Golden’s successor agreed — about the need for funding, at least.
“We’ve spent the last eight and a half months working with the Parks Department and the Senate Finance staff and the Dormitory Authority and there seems to be no record of this funding anywhere. It’s just nonexistent — at least in any official capacity,” Gounardes told the Eagle. “And my office has gotten nothing [from the former state senator] — the only thing we got in the transition was a box of old pictures.”
“As far as we’re concerned, there’s no further ability for us to track this [funding] down, which is unfortunate because obviously it’s a big investment to make in the parks,” he said, adding that, in the meantime, he’s been working with the Parks Department to try and find some “feasible” projects at both parks for which he can secure immediate funding, starting with the persisting problems at Marine Park.
“Some of the playgrounds [in Marine Park] are really run down,” he said. “I’m working with the Marine Park Civic Association and the Marine Park Alliance to come up with a fundraising strategy for the park. We want to put them on the path to become a conservancy, to maintain park operations and really to better the park for everyone. Right now, people are really concerned about the condition of the park and it’s at the top of the radar for us.”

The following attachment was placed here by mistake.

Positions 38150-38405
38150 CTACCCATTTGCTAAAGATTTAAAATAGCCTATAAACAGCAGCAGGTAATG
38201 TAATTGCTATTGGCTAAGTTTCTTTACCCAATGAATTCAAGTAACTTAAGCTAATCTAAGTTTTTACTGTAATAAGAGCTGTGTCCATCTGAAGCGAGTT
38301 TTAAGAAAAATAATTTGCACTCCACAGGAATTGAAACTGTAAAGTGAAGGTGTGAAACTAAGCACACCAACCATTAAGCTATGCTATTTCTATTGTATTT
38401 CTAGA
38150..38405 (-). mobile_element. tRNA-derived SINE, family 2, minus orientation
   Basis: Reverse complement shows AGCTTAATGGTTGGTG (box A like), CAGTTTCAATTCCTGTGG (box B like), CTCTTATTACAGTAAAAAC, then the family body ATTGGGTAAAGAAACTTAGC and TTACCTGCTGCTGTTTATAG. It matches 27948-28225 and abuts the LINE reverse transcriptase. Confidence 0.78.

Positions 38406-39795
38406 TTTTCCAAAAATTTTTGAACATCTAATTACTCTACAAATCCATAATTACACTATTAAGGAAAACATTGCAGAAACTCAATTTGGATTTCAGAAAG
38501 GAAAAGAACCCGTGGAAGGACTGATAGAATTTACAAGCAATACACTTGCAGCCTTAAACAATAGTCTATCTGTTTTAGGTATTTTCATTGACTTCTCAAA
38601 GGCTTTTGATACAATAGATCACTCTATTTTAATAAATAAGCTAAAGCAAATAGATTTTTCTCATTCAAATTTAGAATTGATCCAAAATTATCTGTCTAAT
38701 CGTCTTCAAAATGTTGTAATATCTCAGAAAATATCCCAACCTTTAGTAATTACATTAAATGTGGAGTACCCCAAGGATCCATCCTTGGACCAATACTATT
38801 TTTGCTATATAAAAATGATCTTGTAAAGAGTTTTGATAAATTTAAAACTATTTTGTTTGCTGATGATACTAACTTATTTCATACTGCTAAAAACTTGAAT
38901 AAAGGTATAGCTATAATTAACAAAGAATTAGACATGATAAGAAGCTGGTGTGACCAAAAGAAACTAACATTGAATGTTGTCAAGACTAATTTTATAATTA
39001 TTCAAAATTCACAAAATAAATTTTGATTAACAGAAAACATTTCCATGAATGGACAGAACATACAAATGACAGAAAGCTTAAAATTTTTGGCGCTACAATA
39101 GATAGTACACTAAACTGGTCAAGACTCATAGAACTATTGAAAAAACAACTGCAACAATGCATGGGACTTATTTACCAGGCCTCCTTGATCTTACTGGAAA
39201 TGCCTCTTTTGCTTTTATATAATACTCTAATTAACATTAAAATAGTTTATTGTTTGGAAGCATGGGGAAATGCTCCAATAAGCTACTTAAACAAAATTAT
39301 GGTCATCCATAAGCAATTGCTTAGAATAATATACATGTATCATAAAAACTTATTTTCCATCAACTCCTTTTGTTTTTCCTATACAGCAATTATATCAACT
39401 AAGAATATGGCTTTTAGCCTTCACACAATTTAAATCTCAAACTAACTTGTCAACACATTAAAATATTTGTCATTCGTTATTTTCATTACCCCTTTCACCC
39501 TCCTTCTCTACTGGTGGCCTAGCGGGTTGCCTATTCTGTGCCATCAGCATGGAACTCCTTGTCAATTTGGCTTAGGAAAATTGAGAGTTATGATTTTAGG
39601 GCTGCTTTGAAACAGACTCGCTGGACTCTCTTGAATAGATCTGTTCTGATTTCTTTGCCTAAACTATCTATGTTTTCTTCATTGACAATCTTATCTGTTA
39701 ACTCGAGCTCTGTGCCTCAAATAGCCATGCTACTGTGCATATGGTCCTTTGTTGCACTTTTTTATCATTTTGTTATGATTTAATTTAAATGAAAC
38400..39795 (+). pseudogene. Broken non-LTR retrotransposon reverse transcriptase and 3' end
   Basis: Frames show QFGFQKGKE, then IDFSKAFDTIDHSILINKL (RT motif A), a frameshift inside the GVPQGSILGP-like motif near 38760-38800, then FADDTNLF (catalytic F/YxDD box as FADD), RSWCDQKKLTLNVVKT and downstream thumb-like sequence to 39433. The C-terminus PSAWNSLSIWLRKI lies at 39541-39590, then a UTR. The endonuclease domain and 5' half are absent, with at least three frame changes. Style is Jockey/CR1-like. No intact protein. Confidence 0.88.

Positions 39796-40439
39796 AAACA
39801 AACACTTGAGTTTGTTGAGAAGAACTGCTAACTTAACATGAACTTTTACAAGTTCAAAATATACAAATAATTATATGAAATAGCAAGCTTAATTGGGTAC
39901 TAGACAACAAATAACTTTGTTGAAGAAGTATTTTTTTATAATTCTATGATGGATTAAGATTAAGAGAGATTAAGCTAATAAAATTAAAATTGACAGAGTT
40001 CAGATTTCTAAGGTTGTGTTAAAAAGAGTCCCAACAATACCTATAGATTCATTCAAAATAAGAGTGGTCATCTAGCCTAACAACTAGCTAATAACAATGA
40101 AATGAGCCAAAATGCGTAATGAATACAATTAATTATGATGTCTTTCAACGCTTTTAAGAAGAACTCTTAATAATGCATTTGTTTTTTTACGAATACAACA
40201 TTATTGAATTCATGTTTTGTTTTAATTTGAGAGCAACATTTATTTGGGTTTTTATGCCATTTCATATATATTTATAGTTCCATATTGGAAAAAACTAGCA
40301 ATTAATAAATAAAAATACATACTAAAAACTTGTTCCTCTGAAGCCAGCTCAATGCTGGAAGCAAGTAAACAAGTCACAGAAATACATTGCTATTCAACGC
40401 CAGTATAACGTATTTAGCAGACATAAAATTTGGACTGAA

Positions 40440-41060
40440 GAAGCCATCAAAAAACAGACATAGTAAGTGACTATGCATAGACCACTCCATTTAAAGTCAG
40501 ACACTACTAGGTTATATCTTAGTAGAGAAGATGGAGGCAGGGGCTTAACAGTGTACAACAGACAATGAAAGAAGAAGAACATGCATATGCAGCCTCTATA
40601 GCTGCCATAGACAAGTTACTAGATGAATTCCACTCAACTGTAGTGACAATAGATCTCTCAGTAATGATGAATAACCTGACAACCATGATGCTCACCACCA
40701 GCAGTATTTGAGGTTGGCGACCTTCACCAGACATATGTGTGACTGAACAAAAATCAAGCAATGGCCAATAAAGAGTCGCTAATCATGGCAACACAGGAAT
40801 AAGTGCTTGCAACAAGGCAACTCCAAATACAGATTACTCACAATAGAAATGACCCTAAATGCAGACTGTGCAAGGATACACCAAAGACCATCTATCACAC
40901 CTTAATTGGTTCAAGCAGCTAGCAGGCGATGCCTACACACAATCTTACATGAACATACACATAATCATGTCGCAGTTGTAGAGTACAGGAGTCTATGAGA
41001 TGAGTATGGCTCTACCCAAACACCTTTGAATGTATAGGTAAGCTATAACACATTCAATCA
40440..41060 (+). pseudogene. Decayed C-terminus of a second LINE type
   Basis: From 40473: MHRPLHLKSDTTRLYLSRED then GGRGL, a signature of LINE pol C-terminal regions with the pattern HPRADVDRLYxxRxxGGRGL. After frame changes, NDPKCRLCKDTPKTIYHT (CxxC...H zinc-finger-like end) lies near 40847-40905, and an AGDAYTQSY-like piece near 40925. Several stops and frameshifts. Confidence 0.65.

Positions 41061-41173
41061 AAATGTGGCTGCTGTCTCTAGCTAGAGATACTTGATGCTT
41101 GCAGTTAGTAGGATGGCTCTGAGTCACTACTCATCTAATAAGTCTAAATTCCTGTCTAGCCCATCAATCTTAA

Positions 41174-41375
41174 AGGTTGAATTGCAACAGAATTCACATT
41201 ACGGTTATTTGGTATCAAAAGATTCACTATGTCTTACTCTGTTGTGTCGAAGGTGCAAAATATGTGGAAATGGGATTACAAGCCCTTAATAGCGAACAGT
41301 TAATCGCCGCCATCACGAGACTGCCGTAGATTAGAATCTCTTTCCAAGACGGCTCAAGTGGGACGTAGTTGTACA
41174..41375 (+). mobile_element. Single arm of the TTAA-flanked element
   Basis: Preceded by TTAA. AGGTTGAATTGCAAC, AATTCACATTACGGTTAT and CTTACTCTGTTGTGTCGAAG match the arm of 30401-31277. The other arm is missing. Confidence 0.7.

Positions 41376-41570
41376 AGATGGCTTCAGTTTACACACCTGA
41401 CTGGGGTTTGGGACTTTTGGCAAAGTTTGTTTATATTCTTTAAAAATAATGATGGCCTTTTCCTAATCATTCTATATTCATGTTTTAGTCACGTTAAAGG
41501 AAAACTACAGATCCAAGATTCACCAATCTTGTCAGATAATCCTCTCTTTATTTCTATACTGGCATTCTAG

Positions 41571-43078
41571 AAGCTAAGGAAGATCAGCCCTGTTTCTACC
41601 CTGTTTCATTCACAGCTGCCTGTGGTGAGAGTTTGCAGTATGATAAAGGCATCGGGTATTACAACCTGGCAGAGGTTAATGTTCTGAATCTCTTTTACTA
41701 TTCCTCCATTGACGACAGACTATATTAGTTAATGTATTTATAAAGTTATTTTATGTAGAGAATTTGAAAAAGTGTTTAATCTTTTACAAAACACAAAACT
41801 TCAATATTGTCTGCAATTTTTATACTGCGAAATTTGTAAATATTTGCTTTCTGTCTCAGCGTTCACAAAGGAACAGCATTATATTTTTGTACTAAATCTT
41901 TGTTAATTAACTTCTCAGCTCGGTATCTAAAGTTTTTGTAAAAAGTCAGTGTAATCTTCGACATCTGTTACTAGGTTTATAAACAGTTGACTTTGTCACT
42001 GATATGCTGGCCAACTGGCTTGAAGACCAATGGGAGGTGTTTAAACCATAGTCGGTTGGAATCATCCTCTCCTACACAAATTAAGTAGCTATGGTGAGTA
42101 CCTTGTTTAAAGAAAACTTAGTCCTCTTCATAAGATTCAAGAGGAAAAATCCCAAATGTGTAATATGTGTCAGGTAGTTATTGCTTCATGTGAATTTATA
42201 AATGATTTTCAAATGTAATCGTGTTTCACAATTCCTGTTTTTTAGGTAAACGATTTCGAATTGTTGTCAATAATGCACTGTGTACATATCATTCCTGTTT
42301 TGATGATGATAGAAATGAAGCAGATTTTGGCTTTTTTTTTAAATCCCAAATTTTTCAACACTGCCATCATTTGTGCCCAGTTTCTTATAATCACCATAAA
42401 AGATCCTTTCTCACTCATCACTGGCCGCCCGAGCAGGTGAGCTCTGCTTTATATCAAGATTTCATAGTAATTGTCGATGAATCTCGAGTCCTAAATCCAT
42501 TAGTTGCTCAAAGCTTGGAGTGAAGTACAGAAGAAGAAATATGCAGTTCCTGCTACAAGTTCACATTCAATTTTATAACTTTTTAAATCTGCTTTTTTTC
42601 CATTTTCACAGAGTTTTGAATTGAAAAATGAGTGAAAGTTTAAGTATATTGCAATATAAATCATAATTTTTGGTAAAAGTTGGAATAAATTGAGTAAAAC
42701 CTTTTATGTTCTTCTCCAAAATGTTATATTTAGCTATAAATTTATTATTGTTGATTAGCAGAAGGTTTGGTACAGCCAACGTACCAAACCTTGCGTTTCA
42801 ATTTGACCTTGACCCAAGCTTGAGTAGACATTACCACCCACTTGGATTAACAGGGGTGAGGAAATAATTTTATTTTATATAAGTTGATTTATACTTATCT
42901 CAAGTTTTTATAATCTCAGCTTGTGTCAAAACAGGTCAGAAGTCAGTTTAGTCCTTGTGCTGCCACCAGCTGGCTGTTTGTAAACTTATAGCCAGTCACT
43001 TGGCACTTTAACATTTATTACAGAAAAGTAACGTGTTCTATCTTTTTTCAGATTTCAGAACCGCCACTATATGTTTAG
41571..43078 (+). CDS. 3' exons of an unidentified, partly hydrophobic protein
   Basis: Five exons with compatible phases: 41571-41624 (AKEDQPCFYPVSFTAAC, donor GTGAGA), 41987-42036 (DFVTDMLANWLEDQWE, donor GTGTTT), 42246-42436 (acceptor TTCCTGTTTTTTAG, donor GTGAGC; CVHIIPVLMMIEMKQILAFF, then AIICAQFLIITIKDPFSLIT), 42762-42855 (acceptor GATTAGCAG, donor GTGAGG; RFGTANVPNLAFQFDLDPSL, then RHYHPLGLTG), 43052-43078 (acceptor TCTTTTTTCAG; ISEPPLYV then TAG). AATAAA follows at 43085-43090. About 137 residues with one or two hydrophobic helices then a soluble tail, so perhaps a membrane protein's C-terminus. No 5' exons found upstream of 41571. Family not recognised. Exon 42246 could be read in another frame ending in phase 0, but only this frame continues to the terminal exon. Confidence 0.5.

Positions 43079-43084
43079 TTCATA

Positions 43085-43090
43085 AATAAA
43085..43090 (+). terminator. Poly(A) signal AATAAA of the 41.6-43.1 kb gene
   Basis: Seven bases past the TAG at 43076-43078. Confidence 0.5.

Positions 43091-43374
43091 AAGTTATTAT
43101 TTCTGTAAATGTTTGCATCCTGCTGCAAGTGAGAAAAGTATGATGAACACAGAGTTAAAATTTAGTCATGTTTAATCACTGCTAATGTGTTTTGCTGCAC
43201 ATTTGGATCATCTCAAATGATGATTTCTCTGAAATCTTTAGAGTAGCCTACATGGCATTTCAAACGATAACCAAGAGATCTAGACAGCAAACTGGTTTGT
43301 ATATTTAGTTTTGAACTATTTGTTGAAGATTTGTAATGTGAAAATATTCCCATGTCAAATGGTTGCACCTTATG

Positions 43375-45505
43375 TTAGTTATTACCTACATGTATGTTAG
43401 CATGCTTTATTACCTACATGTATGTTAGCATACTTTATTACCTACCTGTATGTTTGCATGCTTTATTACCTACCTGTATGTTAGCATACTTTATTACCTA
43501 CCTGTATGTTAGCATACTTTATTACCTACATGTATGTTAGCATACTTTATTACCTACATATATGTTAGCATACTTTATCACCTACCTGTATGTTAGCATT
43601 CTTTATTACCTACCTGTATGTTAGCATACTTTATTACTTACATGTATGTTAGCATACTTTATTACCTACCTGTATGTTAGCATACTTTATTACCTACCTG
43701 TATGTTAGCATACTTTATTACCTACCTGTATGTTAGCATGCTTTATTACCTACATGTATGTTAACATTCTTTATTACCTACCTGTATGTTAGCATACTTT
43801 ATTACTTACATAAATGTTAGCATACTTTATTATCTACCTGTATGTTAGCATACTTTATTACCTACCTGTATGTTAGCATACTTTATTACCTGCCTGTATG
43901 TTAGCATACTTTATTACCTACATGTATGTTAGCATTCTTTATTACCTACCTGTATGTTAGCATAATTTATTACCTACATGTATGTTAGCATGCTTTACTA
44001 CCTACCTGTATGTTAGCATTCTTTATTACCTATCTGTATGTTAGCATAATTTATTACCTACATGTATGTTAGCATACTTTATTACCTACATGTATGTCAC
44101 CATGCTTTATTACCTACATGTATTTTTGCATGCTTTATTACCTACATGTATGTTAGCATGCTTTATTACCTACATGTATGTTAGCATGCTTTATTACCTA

According to the Parks Department, Marine Park — the largest park in Brooklyn — consists of 530 acres of grassland and salt marsh, protected as a Forever Wild preserve. Among its amenities, the green space is home to the Salt Marsh Nature Center and the Gerritsen Creek Nature Trail. Recreationally, the park offers a golf course, bocce courts, cricket fields and baseball diamonds. The park also contains multiple playgrounds, bicycle greenways and a launch site for canoes and kayaks.
Moving forward, Gounardes said, he’d love to see the playgrounds completely replaced. “The track is also in very rough shape, the oval needs to be completely redone and we have to start dealing with the ponding and flooding,” he said. “We know this stuff isn’t going to happen overnight but that’s my longterm goal.”
When asked what she’d like to see as a neighborhood resident, Jenny Major addressed the funding first. “For starters, I’m curious about this $4 million. I’d like to know where it is,” she said. In terms of work, she just wants to see Marine Park get what it deserves.
“I go around to other parks,” she said, commending the work done on Gerritsen Beach Park after Superstorm Sandy, and the recent revamp of a playground near P.S. 277. “They have more activities and better structures. I don’t see why the biggest park in Brooklyn — the one that the neighborhood is named after — can’t have the same amenities.”
The Parks Department recently redid Marine Park’s bocce courts and Carmine Carro Community Center. While the City Council funded the courts’ reconstruction, Golden contributed $1.1 million toward the community center’s $16.3 million price tag.
Golden served the 22nd State Senate District for more than two decades. The area — which spans a swath of southern Brooklyn from Bay Ridge to Marine Park and Gerritsen Beach — is now represented by Gounardes, who defeated Golden in 2018 by just over 1,100 votes.